It can never be said that Elizabeth Shaw doesn't know her own mind.
She knew her own mind when she first started seeing Stephen: a graduate student and a professor is not a pairing readily accepted by the academic community. And she knows her own mind in this moment as she walks in to the registry office and promises her life to Stephen, in defiance of her father and the expectations of her peers.
The wedding is a small affair - just a few friends - and Liz barely feels the passage of time between entering the registry office and leaving it a married woman.
Married. The word hardly holds any meaning to her, not really: Stephen had wanted it - her father had made it quite clear he didn't want her to agree - and Liz, being a woman perfectly confident of her own heart and having no fear of being held back by the institution, had seen no reason to refuse.
No reason to refuse. Now, leaving the registry office, it strikes her that it was perhaps a rather half-hearted reason to do this. And yet the sun is shining, she is happy and she is married to the man she loves; what do reasons matter?
Stephen takes her hand and smiles down at her, a shy, nervous smile she's not really used to seeing. "Well?"
"Well what?" she shoots back, mischievous. "Is something supposed to be different?"
His fingers play with the new ring on her left hand. "I think that was the idea."
"It was?" For all her teasing, she really doesn't feel a change. It's still just them, together, and she doesn't know why she expected anything else.
The car is parked a few seconds down the road and they walk the short distance in silence. Tomorrow they'll both be back at work, Stephen lecturing and her in the lab until some ungodly hour of the night; there's no time for a honeymoon but she rather thinks that's okay. They'd probably end up in a cottage in the middle of nowhere, both bored out of their minds after a few days of laziness. She'd rather be working, and while she doesn't presume to judge for Stephen, he probably would too.
She steals glances at him as they walk along. The weak summer sun illuminates his face and his hair is ruffled by the breeze, and suddenly she's struck by the enormity of what she's just done. Her hand tightens around his, clinging on, she thinks, to everything they are. They haven't changed. A few words and two rings don't change people.
They reach the car and with an affectionate smile he disengages his hand and opens the door for her.
She hesitates. "Stephen..."
For a moment she stands still, unknown words on the tip of her tongue, but the moment passes. "Nothing," she says, and leans in to kiss his cheek. "Nothing. Let's go home."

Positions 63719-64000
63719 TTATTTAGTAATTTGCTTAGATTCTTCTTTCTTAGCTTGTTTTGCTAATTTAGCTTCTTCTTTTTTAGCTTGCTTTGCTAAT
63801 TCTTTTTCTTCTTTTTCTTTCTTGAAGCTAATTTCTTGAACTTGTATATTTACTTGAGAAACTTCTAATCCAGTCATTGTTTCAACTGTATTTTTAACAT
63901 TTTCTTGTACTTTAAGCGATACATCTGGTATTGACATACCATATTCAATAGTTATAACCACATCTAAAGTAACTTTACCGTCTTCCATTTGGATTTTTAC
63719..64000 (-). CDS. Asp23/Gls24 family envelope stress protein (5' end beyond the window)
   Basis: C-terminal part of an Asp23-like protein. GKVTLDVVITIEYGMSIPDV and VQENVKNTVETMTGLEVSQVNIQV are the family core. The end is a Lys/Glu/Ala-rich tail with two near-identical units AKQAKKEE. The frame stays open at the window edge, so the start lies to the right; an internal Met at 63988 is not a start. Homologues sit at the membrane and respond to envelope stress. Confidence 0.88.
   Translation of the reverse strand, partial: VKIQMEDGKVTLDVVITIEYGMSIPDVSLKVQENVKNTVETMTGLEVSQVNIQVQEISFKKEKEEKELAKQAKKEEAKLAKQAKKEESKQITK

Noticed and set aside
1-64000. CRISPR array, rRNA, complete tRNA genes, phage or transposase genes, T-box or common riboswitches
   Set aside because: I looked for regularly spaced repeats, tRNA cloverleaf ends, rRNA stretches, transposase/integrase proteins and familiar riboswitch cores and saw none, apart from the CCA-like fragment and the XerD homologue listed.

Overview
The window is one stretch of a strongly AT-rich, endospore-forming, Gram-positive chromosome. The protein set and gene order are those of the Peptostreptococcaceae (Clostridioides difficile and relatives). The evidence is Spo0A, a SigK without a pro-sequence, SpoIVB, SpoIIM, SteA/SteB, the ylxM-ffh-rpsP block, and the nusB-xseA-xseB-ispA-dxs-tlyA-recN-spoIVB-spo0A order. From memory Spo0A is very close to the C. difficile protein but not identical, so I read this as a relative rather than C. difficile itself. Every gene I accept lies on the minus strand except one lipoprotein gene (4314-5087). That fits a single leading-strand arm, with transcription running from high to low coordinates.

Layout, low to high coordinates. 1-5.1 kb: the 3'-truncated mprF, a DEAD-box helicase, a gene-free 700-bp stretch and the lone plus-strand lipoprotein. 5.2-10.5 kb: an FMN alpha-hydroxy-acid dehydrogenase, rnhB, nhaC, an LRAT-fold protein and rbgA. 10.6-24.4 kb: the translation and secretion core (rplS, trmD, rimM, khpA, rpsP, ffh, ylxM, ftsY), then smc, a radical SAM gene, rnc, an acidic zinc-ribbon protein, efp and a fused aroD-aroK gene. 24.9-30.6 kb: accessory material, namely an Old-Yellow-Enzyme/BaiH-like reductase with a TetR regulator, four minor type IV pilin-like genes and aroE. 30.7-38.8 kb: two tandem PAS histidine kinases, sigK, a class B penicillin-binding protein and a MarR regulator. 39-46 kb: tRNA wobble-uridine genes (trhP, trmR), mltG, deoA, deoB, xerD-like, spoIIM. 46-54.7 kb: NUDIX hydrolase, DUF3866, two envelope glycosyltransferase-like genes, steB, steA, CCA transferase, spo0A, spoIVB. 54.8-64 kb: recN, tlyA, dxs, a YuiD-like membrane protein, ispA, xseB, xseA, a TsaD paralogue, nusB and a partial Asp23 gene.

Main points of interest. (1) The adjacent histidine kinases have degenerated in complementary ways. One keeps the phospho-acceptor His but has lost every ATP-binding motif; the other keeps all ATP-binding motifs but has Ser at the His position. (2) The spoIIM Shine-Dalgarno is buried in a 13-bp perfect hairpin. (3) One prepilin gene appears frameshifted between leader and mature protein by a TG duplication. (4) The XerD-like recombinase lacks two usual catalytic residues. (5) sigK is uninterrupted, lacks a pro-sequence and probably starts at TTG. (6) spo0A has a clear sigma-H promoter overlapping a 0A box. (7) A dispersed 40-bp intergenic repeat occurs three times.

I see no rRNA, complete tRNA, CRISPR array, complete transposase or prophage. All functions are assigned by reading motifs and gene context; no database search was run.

She's sitting down to breakfast. The tea is hot and the toast is buttered and Stephen is at the other end of the table with the paper. He gives her an affectionate smile as she reaches for the milk. It's every morning they've ever had rolled in to one, and she's struck by the sudden thought that it might be like this forever: toast and tea and a smile at seven o'clock, for the rest of her life.
Her hands curl around the warm mug of tea as she studies her husband. A fellow scientist, he's all she could ever ask for: kind, attentive and humourous. And yet the dominant part of her brain wants to be able to shout at him. She wants to argue over quantum mechanics, quarrel over the cooking arrangements and infuriate him to anger over ridiculous, inconsequential things.
She doesn't want to be taken quite so seriously.
In this moment she feels a little lost. They've settled in to a comfortable relationship, as if they're a middle-aged couple secure in their knowledge of each other, slightly old-fashioned and very distant.
It feels wrong.
Oh, she's fond of him, extremely so, but watching him frown his way silently through the editorial section of the newspaper she realises that this isn't how she wants to live.
This isn't who she wants to live with.
She pushes the mug away, abruptly enough that the tea inside rushes turbulently over the sides, and stands.
Stephen doesn't look up.
Four weeks later she tells him she doesn't think their marriage is working. The relief in his eyes is unmistakeable before he hugs her and whispers in to her hair that he thinks she's right.
They separate the next day and Liz returns to her solitary life with barely a regret; they still meet for dinner every now and then, their interaction all the more easy for the fact that they no longer share every moment of their lives.
And now it feels right.